20 Mar Barn conversion in Extremadura
An abandoned cattle barn has been transformed into a contemporary family home in the province of Cáceres by Carlos and Camino Alonso of Ábaton architects. Sitting high on the hillside in rural Extremadura, the ground floor of this crumbling shed once provided shelter for the cows during the harsh winter months whilst the upper floor was used as a hay loft.
In response to the remote location, where there is no mains water or electricity supply, the herd owners instinctively placed the barn to benefit from the natural resources. A large south-facing façade allows the sun to heat the property during the day and two nearby streams provide a year-round water supply. Drawing on the knowledge and experience of the locals that used this land before them, Ábaton architects have connected the building with the land on which it lies by framing a view from every room, to a chestnut tree, a natural stone wall or to the cows grazing beyond.
The streams continue to provide the cooking, drinking and bathing water for the new home. One stream flows into the internal courtyard to help cool the property in the summer months, continues under the building and reappears in front into a natural stone pool that acts as a holding tank for watering. Electricity is provided from batteries charged in summer by photovoltaic panels and by small turbines in the streams in the winter.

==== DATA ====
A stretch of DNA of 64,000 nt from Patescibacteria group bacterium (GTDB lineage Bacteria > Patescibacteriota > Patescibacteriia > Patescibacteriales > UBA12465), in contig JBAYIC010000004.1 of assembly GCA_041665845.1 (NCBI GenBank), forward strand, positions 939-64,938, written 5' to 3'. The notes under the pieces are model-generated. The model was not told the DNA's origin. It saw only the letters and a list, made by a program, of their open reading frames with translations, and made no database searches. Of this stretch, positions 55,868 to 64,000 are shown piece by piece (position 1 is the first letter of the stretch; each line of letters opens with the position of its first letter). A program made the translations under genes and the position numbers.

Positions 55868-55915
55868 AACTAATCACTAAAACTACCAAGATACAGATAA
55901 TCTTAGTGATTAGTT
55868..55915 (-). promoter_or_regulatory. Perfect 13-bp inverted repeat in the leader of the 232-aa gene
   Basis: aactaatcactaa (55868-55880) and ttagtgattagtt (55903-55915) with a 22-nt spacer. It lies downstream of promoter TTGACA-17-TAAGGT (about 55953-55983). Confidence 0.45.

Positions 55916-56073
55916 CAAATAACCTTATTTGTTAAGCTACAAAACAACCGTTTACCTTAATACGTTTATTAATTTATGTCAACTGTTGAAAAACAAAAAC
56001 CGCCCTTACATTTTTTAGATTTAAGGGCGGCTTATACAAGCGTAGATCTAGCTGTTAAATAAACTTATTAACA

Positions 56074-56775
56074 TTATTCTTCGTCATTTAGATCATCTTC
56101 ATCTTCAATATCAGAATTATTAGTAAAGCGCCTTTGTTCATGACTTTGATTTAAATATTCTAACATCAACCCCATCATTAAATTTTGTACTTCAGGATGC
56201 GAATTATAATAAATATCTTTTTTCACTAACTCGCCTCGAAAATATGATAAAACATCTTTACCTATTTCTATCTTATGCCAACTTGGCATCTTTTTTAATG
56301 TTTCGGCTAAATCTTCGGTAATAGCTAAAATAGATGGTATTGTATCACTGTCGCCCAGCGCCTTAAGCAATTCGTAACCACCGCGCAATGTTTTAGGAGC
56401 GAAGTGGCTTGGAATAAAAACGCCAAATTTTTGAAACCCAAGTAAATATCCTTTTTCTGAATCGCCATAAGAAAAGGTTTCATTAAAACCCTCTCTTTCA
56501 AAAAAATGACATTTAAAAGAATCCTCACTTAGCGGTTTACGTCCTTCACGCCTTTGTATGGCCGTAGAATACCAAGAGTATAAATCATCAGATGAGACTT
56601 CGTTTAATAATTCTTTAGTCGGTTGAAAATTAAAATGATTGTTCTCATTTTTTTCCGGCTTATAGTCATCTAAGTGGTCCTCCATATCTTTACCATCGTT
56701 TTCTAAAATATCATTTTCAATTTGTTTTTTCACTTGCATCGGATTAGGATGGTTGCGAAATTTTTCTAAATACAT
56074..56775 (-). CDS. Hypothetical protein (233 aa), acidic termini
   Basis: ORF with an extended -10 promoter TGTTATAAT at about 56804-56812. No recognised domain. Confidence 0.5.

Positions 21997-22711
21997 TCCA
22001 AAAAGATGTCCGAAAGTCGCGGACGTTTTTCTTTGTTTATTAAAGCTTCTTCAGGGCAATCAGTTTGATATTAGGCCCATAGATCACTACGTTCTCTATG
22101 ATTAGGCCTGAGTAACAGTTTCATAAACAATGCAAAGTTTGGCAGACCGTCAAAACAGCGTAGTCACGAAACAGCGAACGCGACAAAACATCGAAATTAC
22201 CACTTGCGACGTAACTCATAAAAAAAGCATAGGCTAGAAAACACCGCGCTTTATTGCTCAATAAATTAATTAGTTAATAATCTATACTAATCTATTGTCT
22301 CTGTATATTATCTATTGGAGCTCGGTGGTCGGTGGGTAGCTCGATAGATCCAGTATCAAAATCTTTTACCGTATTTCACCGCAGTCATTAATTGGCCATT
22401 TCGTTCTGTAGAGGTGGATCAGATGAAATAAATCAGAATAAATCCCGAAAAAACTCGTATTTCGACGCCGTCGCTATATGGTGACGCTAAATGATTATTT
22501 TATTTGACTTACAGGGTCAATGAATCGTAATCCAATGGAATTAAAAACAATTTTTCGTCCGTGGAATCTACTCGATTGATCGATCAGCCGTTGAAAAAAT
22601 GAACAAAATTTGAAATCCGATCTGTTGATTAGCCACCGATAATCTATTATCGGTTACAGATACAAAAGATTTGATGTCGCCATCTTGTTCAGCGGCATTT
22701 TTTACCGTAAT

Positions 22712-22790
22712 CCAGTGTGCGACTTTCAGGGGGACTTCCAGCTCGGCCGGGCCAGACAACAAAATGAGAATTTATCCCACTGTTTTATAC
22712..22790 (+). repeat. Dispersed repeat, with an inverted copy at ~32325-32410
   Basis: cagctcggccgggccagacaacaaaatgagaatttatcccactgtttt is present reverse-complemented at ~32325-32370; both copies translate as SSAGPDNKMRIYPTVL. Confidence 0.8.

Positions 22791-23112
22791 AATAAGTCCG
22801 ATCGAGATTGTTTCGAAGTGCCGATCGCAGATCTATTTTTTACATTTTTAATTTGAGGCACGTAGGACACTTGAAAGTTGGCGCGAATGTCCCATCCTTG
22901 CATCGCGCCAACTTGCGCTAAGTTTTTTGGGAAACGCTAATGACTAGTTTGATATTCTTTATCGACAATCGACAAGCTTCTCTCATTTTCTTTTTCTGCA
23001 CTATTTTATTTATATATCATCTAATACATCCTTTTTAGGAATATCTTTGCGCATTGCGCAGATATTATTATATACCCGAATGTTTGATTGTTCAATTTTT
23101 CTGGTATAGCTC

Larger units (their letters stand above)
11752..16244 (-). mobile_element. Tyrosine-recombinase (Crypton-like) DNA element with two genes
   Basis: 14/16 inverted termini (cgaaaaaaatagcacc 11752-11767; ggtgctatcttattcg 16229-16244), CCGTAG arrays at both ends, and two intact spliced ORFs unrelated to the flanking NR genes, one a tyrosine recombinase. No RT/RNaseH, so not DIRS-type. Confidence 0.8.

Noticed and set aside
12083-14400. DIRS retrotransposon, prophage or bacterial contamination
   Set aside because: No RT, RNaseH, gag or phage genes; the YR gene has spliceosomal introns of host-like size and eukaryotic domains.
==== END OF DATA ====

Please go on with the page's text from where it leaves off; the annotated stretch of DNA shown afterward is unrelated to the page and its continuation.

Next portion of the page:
Large floor-to-ceiling openings in the south elevation allow sun to flood into and heat the interior during the day. That heat is then trapped there during the night by sliding across the wooden shutters to act like a second skin. The full-height glazed doors slide back into the walls to allow the living areas to open out completely onto the surrounding landscape, erasing the barriers between inside and outside and connecting the structure with nature.
A restrained intervention of the building envelope has produced a stunning contrast between the weathered stone and wooden exterior against the sleek, clean white interior. The space that once sheltered the cattle from the snow now accommodates the open and bright living areas and the first floor hay loft has been converted into bedrooms. Varying volumes of concrete, stone and plasterboard are connected by wrought iron links to create a dynamic and balanced space that finds harmony between the old and the new.